Chavez promotes general U.S. calls drug kingpin
CARACAS (Reuters) - Venezuelan President Hugo Chavez said on Thursday he would promote a general accused by the United States of helping Colombian guerrillas smuggle cocaine, to armed forces' general in chief.
General Henry Rangel is currently head of strategic operations and will be promoted to the top military rank as soon as Saturday, Chavez said.
Rangel became embroiled in another controversy this week when a Venezuelan newspaper published an interview in which he reportedly said the army would not accept an opposition victory in the 2012 presidential election.
In a live address broadcast on all Venezuelan TV and radio stations, Chavez said the quotes were taken out of context and he praised Rangel for patriotism.
"We are going to promote him from major general to general in chief," Chavez said.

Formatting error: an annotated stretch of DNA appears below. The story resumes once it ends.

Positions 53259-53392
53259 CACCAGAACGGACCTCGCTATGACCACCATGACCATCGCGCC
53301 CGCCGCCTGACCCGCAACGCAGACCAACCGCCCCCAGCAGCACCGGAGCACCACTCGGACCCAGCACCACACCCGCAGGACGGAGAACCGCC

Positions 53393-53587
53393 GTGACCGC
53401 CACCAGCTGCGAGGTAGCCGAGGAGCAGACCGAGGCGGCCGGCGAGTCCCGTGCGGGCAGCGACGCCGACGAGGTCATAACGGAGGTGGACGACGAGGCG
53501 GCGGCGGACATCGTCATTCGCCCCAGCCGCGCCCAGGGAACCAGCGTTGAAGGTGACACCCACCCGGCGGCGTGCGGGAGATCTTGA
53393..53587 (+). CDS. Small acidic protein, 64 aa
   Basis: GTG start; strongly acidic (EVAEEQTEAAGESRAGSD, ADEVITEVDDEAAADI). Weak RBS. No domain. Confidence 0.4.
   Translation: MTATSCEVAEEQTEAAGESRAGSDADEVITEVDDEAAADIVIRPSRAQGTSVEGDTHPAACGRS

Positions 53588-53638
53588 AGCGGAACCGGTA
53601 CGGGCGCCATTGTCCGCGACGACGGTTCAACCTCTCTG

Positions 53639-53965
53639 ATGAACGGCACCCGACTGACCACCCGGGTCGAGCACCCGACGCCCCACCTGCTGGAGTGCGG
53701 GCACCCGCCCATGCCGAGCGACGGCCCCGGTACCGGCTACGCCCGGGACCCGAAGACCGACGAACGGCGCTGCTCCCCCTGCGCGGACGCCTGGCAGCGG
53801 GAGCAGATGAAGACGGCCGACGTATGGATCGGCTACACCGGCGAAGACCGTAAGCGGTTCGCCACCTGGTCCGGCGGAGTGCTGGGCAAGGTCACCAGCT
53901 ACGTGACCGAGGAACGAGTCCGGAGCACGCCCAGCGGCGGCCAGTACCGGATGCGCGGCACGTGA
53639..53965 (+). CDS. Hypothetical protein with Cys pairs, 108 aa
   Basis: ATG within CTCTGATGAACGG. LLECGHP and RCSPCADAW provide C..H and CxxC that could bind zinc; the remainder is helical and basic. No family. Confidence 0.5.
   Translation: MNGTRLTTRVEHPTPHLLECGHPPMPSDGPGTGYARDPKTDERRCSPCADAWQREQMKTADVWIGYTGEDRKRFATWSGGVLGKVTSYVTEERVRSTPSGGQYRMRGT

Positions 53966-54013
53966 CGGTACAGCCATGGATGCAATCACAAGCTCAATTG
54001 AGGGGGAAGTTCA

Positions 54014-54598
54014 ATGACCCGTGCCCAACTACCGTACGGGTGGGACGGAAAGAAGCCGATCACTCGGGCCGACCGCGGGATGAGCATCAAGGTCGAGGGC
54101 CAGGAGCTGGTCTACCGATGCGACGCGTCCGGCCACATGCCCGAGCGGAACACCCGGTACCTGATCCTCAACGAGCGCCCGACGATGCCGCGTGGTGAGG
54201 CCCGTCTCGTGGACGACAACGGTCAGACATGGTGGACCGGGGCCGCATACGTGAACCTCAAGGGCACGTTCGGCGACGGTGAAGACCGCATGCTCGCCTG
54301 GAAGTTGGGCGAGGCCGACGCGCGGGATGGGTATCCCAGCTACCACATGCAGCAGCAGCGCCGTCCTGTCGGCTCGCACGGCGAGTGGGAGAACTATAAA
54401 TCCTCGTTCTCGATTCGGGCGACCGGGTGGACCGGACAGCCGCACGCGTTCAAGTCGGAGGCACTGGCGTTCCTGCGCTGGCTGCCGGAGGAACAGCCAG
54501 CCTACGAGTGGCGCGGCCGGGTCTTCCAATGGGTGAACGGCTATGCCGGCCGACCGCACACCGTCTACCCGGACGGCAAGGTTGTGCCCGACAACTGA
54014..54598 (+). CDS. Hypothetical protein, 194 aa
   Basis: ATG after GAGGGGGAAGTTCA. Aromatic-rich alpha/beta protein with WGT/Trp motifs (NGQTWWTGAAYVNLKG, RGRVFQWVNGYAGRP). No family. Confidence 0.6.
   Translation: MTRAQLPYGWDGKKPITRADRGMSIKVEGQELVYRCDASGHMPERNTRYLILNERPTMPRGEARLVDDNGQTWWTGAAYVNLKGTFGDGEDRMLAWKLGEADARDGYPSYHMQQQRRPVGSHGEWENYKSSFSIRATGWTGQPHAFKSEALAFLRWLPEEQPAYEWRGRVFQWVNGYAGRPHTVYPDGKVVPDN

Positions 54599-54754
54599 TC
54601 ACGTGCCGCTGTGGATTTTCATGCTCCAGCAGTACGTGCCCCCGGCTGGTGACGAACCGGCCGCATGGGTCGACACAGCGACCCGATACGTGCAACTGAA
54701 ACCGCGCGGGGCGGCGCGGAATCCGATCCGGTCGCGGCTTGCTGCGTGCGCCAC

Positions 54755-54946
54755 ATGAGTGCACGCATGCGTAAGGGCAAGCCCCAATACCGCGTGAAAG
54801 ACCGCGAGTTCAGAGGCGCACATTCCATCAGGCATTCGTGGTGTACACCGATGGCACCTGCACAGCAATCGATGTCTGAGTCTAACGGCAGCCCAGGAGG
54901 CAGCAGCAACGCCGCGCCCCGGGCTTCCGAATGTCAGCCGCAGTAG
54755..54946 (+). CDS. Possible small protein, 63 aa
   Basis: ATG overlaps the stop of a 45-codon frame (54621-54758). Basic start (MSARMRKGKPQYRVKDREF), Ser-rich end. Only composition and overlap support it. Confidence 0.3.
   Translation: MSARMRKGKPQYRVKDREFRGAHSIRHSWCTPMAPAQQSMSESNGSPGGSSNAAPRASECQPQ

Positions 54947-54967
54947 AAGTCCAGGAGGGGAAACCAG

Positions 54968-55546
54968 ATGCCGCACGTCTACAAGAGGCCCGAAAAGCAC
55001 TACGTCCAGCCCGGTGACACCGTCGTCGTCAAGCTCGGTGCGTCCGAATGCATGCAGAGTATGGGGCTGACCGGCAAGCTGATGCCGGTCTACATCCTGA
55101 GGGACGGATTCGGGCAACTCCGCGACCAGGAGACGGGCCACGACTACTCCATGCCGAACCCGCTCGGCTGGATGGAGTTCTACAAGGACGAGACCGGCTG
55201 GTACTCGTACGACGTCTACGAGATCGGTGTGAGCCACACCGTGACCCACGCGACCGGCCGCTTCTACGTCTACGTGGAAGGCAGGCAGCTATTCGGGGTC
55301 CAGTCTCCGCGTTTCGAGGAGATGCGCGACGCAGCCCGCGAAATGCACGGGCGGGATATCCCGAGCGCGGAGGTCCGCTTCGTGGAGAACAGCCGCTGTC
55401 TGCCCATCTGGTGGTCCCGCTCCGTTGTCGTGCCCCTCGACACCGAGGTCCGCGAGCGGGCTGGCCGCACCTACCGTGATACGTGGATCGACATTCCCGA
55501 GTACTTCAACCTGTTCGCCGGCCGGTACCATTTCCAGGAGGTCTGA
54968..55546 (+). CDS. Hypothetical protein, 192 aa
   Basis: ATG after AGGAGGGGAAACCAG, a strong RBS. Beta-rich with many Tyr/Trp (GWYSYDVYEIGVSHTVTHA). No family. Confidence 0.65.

Chavez also criticized Jose Miguel Insulza, president of the Organization of American States, who called the comments attributed to Rangel "unacceptable."
Audio of the interview on the Ultimas Noticias newspaper's website suggested Rangel may have been referring to what the armed forces would do if the opposition won in 2012 and purged the army of Chavez loyalists, rather than to an opposition victory itself.
In 2008, the U.S. Treasury Department designated Rangel and another high-ranking officer, Hugo Carvajal, as "drug kingpins," accusing them of materially assisting the narcotics trafficking activities of Colombia's FARC rebels. Both men deny any wrongdoing.
The United States frequently accuses Chavez's government of being lenient on cocaine trafficking. Chavez, who ended cooperation with the U.S. Drug Enforcement Administration several years ago, says his government has invested millions of dollars in fighting traffickers.
(Reporting by Frank Jack Daniel; Editing by Peter Cooney)
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